Online video streaming is everywhere today. It's available on the smallest hand-held devices to the largest of screens in our living rooms. Magically and for the most part, it works and provides a very captivating experience. However, if you step back to look at the overall architecture, media streaming is a very reactive process.
Playback starts with the player first requesting the manifest file. The request is handled by the CDN, which on an initial cache-miss will forward the request to the Origin. After the manifest is fetched from the Origin, the CDN will cache it and deliver it to the player.
Upon receiving the manifest, the player then requests the first media segment to start playback. This request is followed by additional requests to subsequent media segments within the manifest.
From a player's point of view, it's evident that the player will be requesting all these objects and in a particular sequence. However, this knowledge is not known to the CDN hence the reactive process of fetching objects from Origin.
The traditional request/response pattern looks like the following:
The concept of prefetching allows Akamai to predict and fetch a media object on Akamai's Edge right before it will be requested by the player. By pre-positioning content at the Edge, streaming becomes less reactive thereby improves the cache-hit rate as well as video segment" Download Speed orThroughput" and "Time To First Byte" (TTFB). The overall percent improvements however is a function of the last mile latency, the latency between player and Edge. The larger the latency, the larger the performance improvement.
The following graphs show 2 instances of the improvements prefetching made:
■ Average throughput improvement ranging from single digit to around 60Mbps
■ TTFB improvement from 10s to 100s of milliseconds
■ NOTE the 2 'red' bars where TTFB was not better and possibly due to upstream issues (CDN or Origin)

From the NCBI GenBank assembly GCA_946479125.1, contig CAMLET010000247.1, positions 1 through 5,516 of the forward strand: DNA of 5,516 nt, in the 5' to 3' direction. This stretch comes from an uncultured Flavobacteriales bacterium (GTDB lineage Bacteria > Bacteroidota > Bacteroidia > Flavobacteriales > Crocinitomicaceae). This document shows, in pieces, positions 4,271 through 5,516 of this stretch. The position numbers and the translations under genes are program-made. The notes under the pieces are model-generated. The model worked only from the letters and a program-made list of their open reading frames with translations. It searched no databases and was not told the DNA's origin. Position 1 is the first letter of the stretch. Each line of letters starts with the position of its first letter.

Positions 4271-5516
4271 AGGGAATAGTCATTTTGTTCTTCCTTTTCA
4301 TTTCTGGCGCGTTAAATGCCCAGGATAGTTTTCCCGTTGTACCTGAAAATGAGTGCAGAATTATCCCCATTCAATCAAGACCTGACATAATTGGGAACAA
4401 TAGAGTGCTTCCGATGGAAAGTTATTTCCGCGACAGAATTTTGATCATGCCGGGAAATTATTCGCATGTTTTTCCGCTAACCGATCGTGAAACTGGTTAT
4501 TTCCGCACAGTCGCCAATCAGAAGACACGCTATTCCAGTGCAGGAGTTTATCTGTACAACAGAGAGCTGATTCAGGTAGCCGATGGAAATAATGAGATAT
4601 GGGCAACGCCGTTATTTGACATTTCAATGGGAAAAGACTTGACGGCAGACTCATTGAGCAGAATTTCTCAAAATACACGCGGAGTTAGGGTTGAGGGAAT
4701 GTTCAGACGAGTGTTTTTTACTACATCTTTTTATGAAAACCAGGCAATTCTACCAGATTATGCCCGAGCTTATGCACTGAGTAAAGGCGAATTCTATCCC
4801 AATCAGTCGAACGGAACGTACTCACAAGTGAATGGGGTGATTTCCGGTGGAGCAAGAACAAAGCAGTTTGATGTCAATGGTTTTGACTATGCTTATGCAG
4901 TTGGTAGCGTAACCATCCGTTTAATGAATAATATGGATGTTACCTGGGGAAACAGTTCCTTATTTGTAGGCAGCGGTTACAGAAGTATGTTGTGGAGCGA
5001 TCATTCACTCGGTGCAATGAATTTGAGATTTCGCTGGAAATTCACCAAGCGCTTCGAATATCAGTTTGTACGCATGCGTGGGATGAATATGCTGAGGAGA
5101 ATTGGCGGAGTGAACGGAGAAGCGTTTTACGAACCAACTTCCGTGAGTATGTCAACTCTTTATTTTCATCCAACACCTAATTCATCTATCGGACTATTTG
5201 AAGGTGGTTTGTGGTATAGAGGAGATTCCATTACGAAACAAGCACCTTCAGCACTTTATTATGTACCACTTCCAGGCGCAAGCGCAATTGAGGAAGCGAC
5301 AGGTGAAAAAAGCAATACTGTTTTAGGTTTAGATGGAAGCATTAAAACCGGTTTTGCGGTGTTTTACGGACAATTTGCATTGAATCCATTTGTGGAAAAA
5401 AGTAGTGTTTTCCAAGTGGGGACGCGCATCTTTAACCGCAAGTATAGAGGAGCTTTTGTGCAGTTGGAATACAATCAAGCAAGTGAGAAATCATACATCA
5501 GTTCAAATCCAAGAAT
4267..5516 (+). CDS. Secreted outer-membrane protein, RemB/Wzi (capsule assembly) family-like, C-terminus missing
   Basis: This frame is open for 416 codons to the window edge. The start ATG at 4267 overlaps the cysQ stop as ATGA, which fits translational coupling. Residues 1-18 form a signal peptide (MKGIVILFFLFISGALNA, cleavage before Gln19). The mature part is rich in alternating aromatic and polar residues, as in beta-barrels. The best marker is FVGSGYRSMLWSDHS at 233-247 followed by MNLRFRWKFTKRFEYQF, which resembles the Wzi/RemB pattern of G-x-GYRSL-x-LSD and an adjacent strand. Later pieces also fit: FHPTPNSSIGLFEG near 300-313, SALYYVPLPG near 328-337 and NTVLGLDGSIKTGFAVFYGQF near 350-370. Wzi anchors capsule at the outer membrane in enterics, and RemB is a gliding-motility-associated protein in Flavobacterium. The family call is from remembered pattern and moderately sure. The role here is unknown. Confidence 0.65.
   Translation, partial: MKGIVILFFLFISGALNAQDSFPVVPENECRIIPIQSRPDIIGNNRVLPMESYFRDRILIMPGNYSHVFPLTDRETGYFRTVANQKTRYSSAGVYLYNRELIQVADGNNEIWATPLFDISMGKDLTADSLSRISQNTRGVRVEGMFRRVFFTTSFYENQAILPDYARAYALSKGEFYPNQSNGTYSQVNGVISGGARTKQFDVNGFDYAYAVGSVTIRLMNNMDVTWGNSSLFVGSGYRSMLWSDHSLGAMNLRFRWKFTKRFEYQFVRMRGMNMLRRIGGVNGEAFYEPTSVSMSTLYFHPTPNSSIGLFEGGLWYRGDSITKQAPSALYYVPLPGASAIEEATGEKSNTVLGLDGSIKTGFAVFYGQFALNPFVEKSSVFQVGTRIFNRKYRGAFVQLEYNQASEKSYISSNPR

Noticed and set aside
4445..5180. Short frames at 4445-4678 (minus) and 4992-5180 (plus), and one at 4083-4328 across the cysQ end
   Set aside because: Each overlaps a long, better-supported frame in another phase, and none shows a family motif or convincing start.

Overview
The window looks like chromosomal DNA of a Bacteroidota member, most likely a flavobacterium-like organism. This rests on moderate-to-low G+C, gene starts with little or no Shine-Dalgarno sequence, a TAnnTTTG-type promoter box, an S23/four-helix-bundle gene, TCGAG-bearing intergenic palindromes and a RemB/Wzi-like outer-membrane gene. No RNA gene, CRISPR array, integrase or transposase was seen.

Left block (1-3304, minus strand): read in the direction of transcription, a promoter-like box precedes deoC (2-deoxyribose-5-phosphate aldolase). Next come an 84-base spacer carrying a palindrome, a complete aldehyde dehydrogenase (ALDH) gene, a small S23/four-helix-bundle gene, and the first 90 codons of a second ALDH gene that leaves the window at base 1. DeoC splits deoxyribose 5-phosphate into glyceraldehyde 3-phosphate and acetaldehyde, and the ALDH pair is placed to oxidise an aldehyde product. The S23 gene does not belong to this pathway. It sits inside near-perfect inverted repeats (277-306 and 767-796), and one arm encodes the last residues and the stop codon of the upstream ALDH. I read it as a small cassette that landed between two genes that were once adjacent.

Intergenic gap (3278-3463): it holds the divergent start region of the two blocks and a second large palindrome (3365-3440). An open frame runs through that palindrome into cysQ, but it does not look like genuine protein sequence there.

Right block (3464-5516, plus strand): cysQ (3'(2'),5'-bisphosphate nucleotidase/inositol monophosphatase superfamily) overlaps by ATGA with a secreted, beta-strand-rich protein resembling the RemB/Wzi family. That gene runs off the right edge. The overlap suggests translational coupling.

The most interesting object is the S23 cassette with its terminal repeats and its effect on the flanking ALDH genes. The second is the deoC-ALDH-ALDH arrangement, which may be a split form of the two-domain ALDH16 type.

■ Average throughput improvement of around 28Mbps
■ TTFB improvement of 100s of milliseconds
How Prefetching Works
The following diagram depicts how prefetching works. The Edge prefetches Seg-1 as soon as it reads a "prefetch response header" from the Origin in the response for the Manifest.
The "prefetch response header" is a response header from the Origin named CDN-Origin-Assist-Prefetch-Path.
What we're Announcing
Akamai now supports segment prefetch as a standard feature of Adaptive Media Delivery and is available for live and on demand use cases as well as most popular streaming formats including HLS, DASH, Smooth and HDS. The feature requires assistance from an origin that can support prefetch response headers. Beyond prefetching of video segments, Akamai' also supports prefetching of variant playlists, keys, init-segments, etc.
Enabling Segment Prefetch can be done in as little as one click. For those that use Akamai's Media Services Live 4 as their live origin, the prefetch response headers are already supported to enable prefetching with Adaptive Media Delivery. This functionality is available as a Property Manager behavior called "Segmented Media Streaming - Prefetch". In this case, the image below shows how to turn on prefetching for Adaptive Media Delivery.
3rd Party Origin Integration
3rd party Origins are encouraged to integrate the Origin-Assist Prefetching functionality by following a simple spec documented on learn.akamai.com
To find out how your Origin can integrate with Akamai's Origin-Assist Prefetching functionality, read more at https://learn.akamai.com/en-us/webhelp/adaptive-media-delivery/adaptive-media-delivery-implementation-guide/GUID-DA7F358F-AFEC-4546-B6DC-CD8225423C51.html
To set the appropriate prefetch response header to get the biggest benefit from prefetching, read more about the sequence of requests that a player typically makes during a playback session.